Their findings are in line with this study that indicate generally lower count values (6%) in 111In-SPECT-positive lesions following CT-AC using LD compared to contrast enhanced CT (Table 3).

To obtain quantitative images in PET and SPECT, many corrections such as attenuation, scatter, and partial volume correction need to be taken into account during image reconstruction. The AC challenges for SPECT are larger by far compared to PET, in essence, due to the fundamental physical differences in decay scheme for PET and SPECT isotopes and the subsequent differences in scanner design [30]. However, by applying attenuation, scatter, and partial volume correction, activity estimations can be obtained with error levels of 3% to 5% for Tc-99m, In-111, I-123, and I-131, as shown by Shcherbinin et al. [29] in phantom studies. In clinical settings, SPECT with Tc-99m can be quantitative with errors less than 5% to 10% [3032]. With errors on the order of just 10%, quantitative SPECT can be promoted further in a clinical setting [7]. On the scanner side, vendors are also starting to move towards quantitative SPECT/CT [33], but so far, only quantitative SPECT for Tc-99m has been implemented.

As mentioned above, CT attenuation correction based on contrast-enhanced CT affects the SPECT quantification; nevertheless, the effect is small and similar to the one seen in PET. Therefore, it is likely that the continuing development/use of quantitative SPECT in the clinic can include IV-contrast-enhanced CT and still maintain the overall goal to provide reliable and accurate images.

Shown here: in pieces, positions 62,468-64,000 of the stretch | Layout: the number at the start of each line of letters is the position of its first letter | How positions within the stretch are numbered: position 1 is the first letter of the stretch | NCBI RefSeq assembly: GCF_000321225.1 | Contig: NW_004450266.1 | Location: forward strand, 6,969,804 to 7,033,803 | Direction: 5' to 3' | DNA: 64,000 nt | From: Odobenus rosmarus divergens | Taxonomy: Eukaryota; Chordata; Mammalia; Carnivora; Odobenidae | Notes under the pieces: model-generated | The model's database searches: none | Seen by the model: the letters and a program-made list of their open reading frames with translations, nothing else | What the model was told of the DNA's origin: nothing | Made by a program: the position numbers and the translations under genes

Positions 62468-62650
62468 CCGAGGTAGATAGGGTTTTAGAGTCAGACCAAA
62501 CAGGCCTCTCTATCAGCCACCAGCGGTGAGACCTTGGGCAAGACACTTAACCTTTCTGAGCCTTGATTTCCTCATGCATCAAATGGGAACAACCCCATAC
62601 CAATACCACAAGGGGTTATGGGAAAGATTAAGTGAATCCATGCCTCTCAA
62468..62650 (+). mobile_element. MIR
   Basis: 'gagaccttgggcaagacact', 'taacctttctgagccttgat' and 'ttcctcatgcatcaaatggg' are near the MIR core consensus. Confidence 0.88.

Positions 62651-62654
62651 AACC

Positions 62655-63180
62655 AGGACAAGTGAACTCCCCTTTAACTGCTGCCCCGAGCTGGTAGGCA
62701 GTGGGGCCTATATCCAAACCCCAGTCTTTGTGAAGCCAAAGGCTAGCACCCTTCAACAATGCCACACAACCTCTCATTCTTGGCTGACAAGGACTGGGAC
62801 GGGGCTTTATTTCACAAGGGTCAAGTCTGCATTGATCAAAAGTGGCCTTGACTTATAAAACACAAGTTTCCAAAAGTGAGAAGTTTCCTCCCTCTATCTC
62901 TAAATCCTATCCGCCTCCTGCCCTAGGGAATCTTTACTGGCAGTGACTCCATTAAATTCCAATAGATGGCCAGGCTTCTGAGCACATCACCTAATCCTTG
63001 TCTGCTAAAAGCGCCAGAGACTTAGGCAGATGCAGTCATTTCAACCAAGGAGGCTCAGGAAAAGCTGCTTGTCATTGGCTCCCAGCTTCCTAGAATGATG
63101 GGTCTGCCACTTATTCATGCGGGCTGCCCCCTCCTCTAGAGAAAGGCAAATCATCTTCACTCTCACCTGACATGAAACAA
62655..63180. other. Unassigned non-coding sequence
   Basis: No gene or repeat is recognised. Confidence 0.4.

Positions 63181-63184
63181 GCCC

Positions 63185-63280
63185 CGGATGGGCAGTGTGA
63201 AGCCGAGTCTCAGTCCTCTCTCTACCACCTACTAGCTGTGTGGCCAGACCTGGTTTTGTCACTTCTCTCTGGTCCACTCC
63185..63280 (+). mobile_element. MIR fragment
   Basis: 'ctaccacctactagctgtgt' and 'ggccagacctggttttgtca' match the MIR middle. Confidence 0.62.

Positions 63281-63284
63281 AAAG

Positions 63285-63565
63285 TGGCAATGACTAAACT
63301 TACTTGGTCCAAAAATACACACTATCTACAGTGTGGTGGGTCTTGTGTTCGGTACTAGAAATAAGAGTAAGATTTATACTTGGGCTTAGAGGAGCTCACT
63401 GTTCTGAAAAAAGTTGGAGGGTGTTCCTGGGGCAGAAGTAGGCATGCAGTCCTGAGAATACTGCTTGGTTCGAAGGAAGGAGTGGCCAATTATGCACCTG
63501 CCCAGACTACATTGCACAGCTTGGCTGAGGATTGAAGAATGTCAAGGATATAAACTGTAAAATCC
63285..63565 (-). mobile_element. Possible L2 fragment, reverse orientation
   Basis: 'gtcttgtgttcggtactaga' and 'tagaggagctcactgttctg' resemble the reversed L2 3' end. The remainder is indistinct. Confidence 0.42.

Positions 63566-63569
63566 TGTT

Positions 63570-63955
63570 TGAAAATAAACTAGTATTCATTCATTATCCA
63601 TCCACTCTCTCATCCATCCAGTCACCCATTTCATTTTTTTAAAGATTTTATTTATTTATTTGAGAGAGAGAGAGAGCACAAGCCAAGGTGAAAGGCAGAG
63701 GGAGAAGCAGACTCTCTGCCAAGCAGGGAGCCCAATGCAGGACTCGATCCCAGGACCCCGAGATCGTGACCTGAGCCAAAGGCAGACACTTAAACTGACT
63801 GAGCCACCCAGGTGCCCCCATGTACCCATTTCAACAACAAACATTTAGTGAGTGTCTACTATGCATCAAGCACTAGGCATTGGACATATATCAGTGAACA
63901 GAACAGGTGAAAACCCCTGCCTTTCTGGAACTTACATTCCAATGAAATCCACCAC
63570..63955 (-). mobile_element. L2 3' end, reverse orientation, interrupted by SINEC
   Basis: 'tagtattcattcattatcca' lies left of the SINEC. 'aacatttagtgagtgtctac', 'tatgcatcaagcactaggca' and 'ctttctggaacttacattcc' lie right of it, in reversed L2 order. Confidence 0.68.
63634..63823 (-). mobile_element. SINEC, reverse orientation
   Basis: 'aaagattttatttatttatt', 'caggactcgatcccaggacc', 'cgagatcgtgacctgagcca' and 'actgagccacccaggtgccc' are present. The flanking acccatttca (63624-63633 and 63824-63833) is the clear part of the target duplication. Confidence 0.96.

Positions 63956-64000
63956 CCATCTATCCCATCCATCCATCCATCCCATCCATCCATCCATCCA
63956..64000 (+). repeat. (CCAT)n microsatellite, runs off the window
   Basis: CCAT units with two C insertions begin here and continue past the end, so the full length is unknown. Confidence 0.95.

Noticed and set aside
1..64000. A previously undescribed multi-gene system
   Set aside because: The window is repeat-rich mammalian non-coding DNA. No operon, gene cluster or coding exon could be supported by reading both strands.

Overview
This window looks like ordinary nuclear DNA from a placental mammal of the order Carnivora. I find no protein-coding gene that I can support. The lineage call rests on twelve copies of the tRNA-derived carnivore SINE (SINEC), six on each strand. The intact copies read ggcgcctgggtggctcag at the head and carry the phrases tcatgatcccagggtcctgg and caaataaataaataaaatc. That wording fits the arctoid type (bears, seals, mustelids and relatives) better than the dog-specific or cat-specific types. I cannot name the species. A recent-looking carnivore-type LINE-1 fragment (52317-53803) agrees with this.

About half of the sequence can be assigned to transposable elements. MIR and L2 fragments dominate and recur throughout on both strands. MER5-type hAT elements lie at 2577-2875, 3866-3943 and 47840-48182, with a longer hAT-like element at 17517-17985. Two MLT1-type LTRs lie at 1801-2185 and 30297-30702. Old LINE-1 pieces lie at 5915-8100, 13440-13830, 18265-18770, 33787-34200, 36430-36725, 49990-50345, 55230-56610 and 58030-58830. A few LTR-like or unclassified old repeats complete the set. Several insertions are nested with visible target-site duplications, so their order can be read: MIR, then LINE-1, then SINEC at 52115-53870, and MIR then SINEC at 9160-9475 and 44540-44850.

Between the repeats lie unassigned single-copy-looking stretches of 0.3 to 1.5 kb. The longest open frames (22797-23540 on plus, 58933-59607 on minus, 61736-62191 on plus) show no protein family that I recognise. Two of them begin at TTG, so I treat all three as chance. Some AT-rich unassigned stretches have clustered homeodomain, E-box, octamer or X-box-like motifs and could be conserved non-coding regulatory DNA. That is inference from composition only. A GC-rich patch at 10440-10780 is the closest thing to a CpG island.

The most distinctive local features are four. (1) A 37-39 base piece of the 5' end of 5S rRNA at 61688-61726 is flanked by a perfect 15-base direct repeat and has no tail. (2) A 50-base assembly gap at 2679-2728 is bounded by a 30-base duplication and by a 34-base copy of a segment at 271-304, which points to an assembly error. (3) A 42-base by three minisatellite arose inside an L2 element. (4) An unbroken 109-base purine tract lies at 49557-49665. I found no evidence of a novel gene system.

This is relevant because, as shown by Wieder et al. [34], SPECT/CT is not used to its full potential, mainly because SPECT/CT is operated in nuclear medicine departments only, but also because contrast is rarely ever used; this study shows that the additional LD can be spared and IV contrast can be used. This will help reduce patient exposure and scan time, and using IV contrast in combined modality with SPECT/CT will be more cost effective since the patient will be spared a standalone CT scan. Furthermore, as it is the case for PET/CT, a SPECT/CT scan with a diagnostic quality CT including IV (and oral) contrast agents is advantageous compared with a CT scan performed with IV contrast on one occasion plus a SPECT/CT with LD for image fusion and attenuation correction performed on another occasion. To our knowledge, the latest guidelines from the European Association of Nuclear Medicine (EANM) or the Society of Nuclear Medicine and Molecular Imaging (SNMMI) dates back to 2006 [35] and should be adhered to regarding the potential increasing use of CT in combination with SPECT.